The scale in BDO is much smaller (no 1000 vs 1000 fights) and it's also not a zero-sum game, so a small guild of wallet warriors could potentially destroy the opposition, as gear and enchants make a significant difference in endgame PvP (as is, being able to 1-shot people).

The Ghillie suit controversy happened after launch, before most people found out the perks surrounding it. In the asian markets it was used by very few people, mostly outlaws, so no one really expected it to become this popular. In the western market it seems that the playerbase is much more 'trihard' and will use any and all advantage they can find, even if it's miniscule.

Also, as a result of removing the marketplace tab for chash shop items the prices for the costumes etc. went up for the western audience by A LOT. It's not uncommon for a costume to go for 8-10 euros in Korea, and the same costume to cost 25+ euros. This is how they intend to make up for lost revenue.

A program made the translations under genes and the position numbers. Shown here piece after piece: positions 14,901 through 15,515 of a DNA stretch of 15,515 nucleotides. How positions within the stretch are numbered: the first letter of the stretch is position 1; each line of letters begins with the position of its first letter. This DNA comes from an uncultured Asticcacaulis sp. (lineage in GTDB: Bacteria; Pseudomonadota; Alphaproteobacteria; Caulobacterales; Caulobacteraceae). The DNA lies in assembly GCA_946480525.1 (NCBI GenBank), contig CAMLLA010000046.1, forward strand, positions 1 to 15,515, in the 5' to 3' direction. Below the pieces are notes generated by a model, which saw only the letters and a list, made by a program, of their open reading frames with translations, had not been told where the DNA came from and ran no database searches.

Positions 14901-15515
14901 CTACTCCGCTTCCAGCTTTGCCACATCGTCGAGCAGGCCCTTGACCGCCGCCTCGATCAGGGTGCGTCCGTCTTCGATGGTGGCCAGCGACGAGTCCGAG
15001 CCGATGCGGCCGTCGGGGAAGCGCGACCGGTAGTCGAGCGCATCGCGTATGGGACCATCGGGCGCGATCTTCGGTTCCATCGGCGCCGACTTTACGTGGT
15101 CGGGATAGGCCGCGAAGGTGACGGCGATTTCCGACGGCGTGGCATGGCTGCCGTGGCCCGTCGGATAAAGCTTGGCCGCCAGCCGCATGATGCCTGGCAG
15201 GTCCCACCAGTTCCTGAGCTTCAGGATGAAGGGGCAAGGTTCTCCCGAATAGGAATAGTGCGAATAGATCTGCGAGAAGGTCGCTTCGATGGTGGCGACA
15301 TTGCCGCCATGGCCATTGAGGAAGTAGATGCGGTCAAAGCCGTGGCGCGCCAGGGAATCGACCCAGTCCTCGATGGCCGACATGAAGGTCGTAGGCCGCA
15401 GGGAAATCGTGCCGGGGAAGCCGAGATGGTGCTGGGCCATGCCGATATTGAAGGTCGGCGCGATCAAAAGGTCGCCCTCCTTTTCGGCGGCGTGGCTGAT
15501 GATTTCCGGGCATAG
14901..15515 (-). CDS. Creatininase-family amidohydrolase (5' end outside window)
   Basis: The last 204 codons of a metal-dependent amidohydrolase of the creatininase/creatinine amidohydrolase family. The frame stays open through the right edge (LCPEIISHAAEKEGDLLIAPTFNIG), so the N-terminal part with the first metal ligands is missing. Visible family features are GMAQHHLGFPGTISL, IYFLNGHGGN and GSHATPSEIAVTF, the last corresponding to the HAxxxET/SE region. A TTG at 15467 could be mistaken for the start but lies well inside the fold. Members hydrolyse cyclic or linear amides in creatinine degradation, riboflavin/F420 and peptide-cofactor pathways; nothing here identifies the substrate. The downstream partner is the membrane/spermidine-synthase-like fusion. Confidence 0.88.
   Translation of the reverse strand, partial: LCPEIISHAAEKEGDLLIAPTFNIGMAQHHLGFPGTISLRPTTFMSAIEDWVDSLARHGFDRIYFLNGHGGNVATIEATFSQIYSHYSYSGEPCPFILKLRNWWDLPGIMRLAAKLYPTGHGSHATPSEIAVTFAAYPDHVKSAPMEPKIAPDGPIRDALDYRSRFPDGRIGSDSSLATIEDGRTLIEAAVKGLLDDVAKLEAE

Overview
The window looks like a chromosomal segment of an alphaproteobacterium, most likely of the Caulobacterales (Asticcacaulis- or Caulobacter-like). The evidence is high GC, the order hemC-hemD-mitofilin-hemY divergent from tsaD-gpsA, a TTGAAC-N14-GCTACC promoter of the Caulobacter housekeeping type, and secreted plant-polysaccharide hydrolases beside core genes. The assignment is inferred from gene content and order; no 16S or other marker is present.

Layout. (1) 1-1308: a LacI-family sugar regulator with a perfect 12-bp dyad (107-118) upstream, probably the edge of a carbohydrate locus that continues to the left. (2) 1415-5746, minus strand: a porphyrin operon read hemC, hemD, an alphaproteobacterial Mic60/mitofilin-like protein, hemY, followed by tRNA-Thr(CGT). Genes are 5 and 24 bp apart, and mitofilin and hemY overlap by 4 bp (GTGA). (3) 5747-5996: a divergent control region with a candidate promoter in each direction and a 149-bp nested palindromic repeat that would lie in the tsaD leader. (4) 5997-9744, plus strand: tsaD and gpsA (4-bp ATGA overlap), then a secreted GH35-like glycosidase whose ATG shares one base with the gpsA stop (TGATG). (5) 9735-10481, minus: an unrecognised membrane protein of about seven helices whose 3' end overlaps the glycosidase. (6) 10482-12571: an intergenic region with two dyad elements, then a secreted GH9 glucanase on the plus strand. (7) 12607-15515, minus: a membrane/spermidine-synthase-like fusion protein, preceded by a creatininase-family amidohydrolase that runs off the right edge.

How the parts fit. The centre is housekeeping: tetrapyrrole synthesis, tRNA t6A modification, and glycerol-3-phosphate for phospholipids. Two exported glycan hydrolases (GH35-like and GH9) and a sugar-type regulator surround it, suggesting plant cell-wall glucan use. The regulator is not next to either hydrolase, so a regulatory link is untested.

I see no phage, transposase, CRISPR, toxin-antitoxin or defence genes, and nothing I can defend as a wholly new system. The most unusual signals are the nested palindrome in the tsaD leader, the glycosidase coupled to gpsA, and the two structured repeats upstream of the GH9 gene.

Anonymous said...

Half the time I read about BDO, I think what an amazing game and the other half I think "what were they thinking?" This is the latter.

Hanura H'arasch said...

"I'm surprised that PLEX-like in-game sales are considered P2W by anyone. I mean Adam sells sword of uberness to Bob. Why does Cindy care where the sword is? It's already in game."

Well, you did, not too long ago in your post about Albion Online. Unless (de facto) subscriptions suddenly make it P2W?

And it can make a difference too, after all the sword of überness might not be so über if you don't own the armor of überness as well.
And, more importantly, you will care very much if all these swords are suddenly owned by a rival guild. The reason why EVE doesn't suffer from this as badly is simply the fact that you don't keep your stuff if your ship dies.

Anonymous said...

"Someone could use real $ to buy costumes, sell them for millions of silver and then buy all his gear and enchant them to max. That's the definition of P2W."